It’s only about 20 miles from Ponte Vedra Beach to Jacksonville Beach, but the two are worlds apart. Ponte Vedra, in the Guana River State Park, is isolated and undeveloped. Jacksonville Beach is a madhouse.
Even in early spring, Jax Beach was hopping. It’s an urban beach that is lined with high-rises and people in various stages of undress cruising its sidewalk, sands, and pier. While I had seen a small terrier in a pink sweater on Ponte Vedra Beach, at Jax Beach I saw pitbull after pitbull. Fortunately, all of these dogs were leashed, but they were paraded by as if they were hot teenage studs in men’s g-strings. In the background, loud music blared from a crab shack, people looked for places to park, and the sun beat down bright and unrelieved.
I’d have loved Jax Beach when I was 16, but then again I used to think that Myrtle Beach was the be all and end all of teenage party scenes. The types of boys I used to flirt with back in the seventies were all accounted for at Jax Beach, or their sons were; they wandered by with bare chests and sat on surfboards waiting for waves. The girls, tanned and with wild, salty hair, looked the way I used to, except that their derrieres were somewhat more exposed. Jax Beach was a runway walk of stripper bikinis, or perhaps I am just showing my age instead of my gluteus maximus.
Jax Beach is a smaller version of Daytona, but located in a bigger city. As crowded as it is in March, it will explode in July. As an urban beach, it attracts not only beachgoers but people who are just there for the party vibe and probably don’t own a bathing suit; a beach like this requires no car and no commitment to spending the whole day lying on a towel.
Up on the pier, a couple of African-American kids were taking turns doing some dance steps. It was a friendly competition, a dual really, and as one spun and strutted, the other would call out, “I’m jumping in,” and the first one would jump out. This impromptu contest provided a moment of simple enjoyment in what otherwise appeared to be the very serious business of burning one’s skin and exposing one’s love handles to public scrutiny.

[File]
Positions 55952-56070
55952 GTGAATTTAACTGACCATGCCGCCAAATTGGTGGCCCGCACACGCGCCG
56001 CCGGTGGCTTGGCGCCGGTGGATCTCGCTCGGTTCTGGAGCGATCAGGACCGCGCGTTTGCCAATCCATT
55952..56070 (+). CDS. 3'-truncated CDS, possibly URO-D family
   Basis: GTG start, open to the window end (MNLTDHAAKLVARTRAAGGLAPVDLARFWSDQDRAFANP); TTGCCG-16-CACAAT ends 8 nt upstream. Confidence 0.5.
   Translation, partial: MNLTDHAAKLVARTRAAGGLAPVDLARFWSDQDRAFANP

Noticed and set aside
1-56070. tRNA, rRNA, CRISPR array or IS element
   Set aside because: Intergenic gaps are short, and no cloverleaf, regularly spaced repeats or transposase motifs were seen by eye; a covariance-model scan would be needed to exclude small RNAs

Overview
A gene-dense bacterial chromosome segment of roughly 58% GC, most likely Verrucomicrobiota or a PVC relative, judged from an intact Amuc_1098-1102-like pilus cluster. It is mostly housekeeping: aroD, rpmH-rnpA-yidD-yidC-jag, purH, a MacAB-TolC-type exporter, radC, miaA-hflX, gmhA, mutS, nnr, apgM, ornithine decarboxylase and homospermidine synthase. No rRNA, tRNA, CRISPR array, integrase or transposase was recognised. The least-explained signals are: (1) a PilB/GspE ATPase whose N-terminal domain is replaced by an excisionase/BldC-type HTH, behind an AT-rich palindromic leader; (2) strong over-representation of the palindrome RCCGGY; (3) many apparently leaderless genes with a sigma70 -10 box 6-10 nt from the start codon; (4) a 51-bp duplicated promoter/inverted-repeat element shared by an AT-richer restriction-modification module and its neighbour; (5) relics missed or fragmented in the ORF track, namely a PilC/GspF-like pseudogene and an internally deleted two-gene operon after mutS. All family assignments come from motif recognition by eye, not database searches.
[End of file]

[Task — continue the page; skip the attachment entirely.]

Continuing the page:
We walked from the crowded parking lot to the pier, only to find out that the pier had an admission charge. We aren’t paying admission charges these days unless we absolutely have to; we saved two dollars by not going through the pier’s metal fence. There was a time I’d have had three margaritas at the crab shack and a bucket of clams, too, but there was also a time I didn’t worry that the national workplace was turning into one big minimum-wage job.
We left the beach and headed home with the sun in our eyes. We may both have been cranky. Traffic being what it was, it took us well over an hour to get out of Jacksonville, leading me to recommend the weekday vistor to get there early and leave early, or to have dinner before heading home.
Jacksonville Beach: ** 1/2
If you visit: This is not a scenic wonderland, although it is more attractive than similar urban beaches in the Northeast. A cramped parking lot at the pier filled up quickly. I did not see any public restroom facilities, but that doesn’t mean there aren’t any. There are restrooms on the pier for those who have paid the admission fee.
This is not the place for a quiet day at the beach, although its urban location makes it easy to get a bite to eat. Traffic is thick and yielding to pedestrians is mandatory. Be prepared for congestion, difficult parking, and for feeling very middle-aged.
The music coming from this restaurant was concert-loud. Bad-sound system-concert-loud music shrieked out from the porch. My eardrums were wasted away in Margaritaville without my having had one sip of booze. This put me in a bad mood and I was worried that my companion might suggest having a drink there, which would make me feel both in a bad mood and old. I seem to have left both my black bikini and my party bones back in 1975.